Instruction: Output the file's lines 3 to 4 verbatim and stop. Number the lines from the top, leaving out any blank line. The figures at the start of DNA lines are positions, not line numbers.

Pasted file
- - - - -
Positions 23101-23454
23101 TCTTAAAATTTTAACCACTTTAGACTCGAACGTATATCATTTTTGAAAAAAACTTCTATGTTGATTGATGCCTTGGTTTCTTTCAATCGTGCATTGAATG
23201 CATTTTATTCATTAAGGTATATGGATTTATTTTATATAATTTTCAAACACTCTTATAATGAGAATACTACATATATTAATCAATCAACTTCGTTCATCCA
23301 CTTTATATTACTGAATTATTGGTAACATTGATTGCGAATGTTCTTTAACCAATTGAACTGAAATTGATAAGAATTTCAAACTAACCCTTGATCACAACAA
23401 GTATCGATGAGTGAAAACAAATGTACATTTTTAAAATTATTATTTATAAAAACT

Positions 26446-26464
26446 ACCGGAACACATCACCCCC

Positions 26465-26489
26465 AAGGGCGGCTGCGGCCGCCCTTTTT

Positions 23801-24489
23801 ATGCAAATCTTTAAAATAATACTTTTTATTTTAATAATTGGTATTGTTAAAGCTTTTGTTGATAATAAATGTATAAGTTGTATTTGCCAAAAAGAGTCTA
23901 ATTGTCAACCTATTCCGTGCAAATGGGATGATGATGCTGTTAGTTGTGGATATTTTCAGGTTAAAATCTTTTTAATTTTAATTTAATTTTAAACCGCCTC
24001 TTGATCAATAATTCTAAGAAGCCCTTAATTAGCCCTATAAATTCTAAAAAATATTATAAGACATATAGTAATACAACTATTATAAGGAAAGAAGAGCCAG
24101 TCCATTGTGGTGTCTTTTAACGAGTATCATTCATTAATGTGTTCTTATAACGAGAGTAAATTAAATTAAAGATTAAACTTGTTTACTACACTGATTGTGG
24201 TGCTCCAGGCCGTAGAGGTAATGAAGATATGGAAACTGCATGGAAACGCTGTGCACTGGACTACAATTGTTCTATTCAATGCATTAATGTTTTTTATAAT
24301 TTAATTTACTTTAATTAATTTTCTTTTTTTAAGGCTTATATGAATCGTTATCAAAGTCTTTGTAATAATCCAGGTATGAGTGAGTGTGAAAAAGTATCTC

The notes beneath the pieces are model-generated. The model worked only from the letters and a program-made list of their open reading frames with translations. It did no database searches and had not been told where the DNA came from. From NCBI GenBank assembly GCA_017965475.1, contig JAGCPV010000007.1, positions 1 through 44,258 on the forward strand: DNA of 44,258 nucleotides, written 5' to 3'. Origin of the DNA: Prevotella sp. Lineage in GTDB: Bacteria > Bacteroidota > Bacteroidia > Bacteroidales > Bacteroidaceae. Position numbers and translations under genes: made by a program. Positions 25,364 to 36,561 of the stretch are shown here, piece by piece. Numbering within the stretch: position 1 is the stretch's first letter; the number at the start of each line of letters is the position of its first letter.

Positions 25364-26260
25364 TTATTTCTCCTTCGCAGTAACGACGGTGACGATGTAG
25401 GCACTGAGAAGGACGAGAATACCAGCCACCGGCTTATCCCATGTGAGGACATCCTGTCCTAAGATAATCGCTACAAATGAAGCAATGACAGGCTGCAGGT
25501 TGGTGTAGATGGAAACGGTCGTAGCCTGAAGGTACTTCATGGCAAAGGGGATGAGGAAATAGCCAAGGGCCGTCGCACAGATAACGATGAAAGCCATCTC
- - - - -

23201 CATTTTATTCATTAAGGTATATGGATTTATTTTATATAATTTTCAAACACTCTTATAATGAGAATACTACATATATTAATCAATCAACTTCGTTCATCCA
23301 CTTTATATTACTGAATTATTGGTAACATTGATTGCGAATGTTCTTTAACCAATTGAACTGAAATTGATAAGAATTTCAAACTAACCCTTGATCACAACAA